Author: mkhuber

Why Use Towels That Go In The Trash When You Can Use Towels That Can Go In The Washer?

How many rolls of paper towels do you use a year?

We probably only buy 3-4 rolls of paper towels and reserve them for particularly messy situations. I usually forget they are even under the sink.

Otherwise, I have been using a legitimate, real towel for cleanups.

To get to this point, I have stocked our kitchen with lots of actual towels that get washed in the washer instead of tossed in the trash can.

In our small kitchen closet, we have one drawer devoted to “rags” or clean up towels and we keep one hanging underneath the sink. These are basically just old towels, be they old bath hand towels or old dish towels. Certain towels are used specifically for the bathroom and ones for the kitchen.

The second drawer holds cloth napkins and dishcloths. The third has hand and dish towels.

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Having plenty of towels on hand keeps us from having to reach for the paper version, which we keep around for emergency back up.

After the towels are used, I let them dry on the washer door and toss them in the hamper.

A huge pro of using real towels in the kitchen is that it doesn’t necessarily mean more laundry. At the end of the week, usually on Friday or Saturday morning, I collect all the towels from around the house, wash them on hot, and replace them with clean ones.

That’s it.

The bath towels and sheets needed to be washed anyway, so it’s no more work for me, and no additional load of laundry.

We save money and landfill space. Win-win!

 

Patience

If you know me personally, patient most likely wouldn’t be your adjective of choice to describe me.

But I have been thinking lately about patience and that is mostly because I started a new job that I am very very excited about. I graduated 6 years ago and I have been through 4 jobs since then. Some were good and some were not, but I continued to search, to network, and to interview.

I got rejected A LOT. Since 2012, I have applied for 393 jobs and received 60 first-round interviews. That is a success rate of 15%. It was disheartening and frustrating, but I had to be patient. It was worth the wait.

Patience is also an important trait when dealing with any environmental/waste/green tasks. Our society has pushed instant gratification on us. We use something once and then throw it out. We want something new, we buy it right now and get it shipped to our door the next day.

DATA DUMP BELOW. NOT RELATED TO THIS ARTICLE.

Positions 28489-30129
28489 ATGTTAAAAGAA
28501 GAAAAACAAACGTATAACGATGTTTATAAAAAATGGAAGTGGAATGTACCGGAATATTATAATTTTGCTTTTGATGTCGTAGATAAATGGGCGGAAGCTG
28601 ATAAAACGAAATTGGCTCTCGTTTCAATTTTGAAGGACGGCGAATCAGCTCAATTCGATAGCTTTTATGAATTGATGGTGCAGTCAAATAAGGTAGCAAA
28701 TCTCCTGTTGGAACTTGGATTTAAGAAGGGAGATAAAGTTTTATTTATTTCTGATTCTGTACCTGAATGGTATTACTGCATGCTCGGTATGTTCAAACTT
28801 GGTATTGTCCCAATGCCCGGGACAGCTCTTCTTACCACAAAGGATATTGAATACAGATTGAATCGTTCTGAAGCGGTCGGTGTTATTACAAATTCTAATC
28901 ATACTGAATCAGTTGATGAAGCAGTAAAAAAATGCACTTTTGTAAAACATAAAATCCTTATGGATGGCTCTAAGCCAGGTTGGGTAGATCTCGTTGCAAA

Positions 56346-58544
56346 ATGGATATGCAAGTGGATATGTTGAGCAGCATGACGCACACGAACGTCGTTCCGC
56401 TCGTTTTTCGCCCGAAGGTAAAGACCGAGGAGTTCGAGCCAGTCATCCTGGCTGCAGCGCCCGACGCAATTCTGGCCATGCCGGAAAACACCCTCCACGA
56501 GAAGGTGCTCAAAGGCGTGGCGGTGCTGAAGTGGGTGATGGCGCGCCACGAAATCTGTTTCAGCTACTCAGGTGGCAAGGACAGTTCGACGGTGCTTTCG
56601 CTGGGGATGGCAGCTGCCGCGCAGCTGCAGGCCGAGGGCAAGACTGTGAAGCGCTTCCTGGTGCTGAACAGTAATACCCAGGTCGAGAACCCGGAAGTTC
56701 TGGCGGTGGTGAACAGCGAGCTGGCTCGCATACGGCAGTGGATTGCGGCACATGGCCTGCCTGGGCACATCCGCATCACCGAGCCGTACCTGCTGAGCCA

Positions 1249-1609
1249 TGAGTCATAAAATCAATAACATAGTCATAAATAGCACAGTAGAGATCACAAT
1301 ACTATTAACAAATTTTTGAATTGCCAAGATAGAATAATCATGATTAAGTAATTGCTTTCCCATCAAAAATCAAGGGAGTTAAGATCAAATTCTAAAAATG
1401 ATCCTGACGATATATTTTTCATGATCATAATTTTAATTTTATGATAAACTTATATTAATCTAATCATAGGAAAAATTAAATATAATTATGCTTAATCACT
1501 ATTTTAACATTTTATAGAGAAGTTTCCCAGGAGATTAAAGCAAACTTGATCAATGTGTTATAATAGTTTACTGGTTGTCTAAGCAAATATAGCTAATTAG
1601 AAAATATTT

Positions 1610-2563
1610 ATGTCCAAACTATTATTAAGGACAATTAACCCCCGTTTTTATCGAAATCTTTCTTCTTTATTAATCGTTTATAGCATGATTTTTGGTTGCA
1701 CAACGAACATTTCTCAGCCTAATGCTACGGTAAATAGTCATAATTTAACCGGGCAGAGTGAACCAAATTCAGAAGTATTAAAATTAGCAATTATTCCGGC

It seems counterintuitive to go against this, and harder, more difficult, and inconvenient, but it makes a bigger impact.

Take an extra two seconds and collect your kitchen scraps for a compost service.

compost bin

Search secondhand services for exactly what you are looking for and sell your items on Craigslist, Facebook Marketplace, and ThredUp. Or donate your stuff.

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Fix up what you already have whether it is a chair, jeans, or your dress pants,

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Collect personal care products and plastic bags, save your beyond repair clothing, take in your running shoes to be recycled, and return wire hangers from the cleaners.

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Grow your own vegetables or join a CSA.

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Shave with a safety razor.

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Take action on things you don’t want like junk mail, mail not addressed you and solicitations.

Old tenant's mail

Choose the slower shipping option.

All of these things take TIME, but I value the outcome more than the time it takes to bring my plastic bags back to the grocery store.

It takes patience to do these things instead of just throwing stuff into the trash can. Sure, that is easier and sure, that is faster.

But properly taking care of what comes in and out of your life is worth the wait.

A Place for Personal Care Products

Unlike some people in the zero waste world, I have not rid my life of all store-bought personal care products. I do still like to use toothpaste…

So does my husband, so anyway here we are.

A while back I heard that clean beauty store, Credo has partnered with TerraCycle to take back personal care and beauty items for recycling.

I have been buying makeup from Credo for a while, long before they opened a physical store here in Chicago. While their products are free of a bunch of nasty chemicals, they don’t do so well on the packaging front.